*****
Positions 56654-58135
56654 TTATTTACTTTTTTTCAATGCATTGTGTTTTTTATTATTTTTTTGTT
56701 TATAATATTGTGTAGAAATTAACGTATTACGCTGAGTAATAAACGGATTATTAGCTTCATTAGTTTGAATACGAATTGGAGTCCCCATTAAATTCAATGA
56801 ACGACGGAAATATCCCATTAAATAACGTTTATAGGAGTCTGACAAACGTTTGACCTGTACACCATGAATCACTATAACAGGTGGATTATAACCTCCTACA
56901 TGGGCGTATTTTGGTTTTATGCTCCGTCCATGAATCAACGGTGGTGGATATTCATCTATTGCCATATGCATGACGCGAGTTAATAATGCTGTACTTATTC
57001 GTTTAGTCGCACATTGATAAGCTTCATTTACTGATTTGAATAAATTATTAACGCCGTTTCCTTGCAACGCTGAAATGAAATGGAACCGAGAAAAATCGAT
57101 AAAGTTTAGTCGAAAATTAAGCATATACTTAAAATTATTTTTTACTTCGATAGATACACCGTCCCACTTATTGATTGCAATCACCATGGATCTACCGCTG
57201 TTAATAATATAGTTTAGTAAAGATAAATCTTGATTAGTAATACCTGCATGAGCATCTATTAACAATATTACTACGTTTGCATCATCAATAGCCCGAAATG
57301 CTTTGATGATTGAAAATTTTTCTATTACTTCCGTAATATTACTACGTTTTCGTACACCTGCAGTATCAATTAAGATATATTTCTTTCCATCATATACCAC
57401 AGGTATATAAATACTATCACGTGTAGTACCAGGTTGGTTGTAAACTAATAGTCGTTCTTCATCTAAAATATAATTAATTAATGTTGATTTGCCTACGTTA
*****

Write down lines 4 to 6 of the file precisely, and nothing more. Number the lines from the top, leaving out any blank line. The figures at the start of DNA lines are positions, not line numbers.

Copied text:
56801 ACGACGGAAATATCCCATTAAATAACGTTTATAGGAGTCTGACAAACGTTTGACCTGTACACCATGAATCACTATAACAGGTGGATTATAACCTCCTACA
56901 TGGGCGTATTTTGGTTTTATGCTCCGTCCATGAATCAACGGTGGTGGATATTCATCTATTGCCATATGCATGACGCGAGTTAATAATGCTGTACTTATTC
57001 GTTTAGTCGCACATTGATAAGCTTCATTTACTGATTTGAATAAATTATTAACGCCGTTTCCTTGCAACGCTGAAATGAAATGGAACCGAGAAAAATCGAT